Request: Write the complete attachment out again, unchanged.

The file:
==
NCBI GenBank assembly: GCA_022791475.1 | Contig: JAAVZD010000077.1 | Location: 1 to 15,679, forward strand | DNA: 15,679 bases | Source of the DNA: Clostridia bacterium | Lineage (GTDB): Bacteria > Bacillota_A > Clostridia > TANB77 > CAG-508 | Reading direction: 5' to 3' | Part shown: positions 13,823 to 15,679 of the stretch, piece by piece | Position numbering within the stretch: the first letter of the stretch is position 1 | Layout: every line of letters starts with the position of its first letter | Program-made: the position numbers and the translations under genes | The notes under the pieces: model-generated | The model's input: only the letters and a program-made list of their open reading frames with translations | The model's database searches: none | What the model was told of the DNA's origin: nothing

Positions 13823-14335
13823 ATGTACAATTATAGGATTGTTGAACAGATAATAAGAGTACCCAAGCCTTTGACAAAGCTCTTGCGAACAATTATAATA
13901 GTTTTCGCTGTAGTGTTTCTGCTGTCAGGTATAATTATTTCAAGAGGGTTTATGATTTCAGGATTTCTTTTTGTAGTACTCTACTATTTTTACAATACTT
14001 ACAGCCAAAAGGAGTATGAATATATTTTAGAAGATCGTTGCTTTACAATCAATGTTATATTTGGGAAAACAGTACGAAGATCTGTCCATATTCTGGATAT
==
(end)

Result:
NCBI GenBank assembly: GCA_022791475.1 | Contig: JAAVZD010000077.1 | Location: 1 to 15,679, forward strand | DNA: 15,679 bases | Source of the DNA: Clostridia bacterium | Lineage (GTDB): Bacteria > Bacillota_A > Clostridia > TANB77 > CAG-508 | Reading direction: 5' to 3' | Part shown: positions 13,823 to 15,679 of the stretch, piece by piece | Position numbering within the stretch: the first letter of the stretch is position 1 | Layout: every line of letters starts with the position of its first letter | Program-made: the position numbers and the translations under genes | The notes under the pieces: model-generated | The model's input: only the letters and a program-made list of their open reading frames with translations | The model's database searches: none | What the model was told of the DNA's origin: nothing

Positions 13823-14335
13823 ATGTACAATTATAGGATTGTTGAACAGATAATAAGAGTACCCAAGCCTTTGACAAAGCTCTTGCGAACAATTATAATA
13901 GTTTTCGCTGTAGTGTTTCTGCTGTCAGGTATAATTATTTCAAGAGGGTTTATGATTTCAGGATTTCTTTTTGTAGTACTCTACTATTTTTACAATACTT
14001 ACAGCCAAAAGGAGTATGAATATATTTTAGAAGATCGTTGCTTTACAATCAATGTTATATTTGGGAAAACAGTACGAAGATCTGTCCATATTCTGGATAT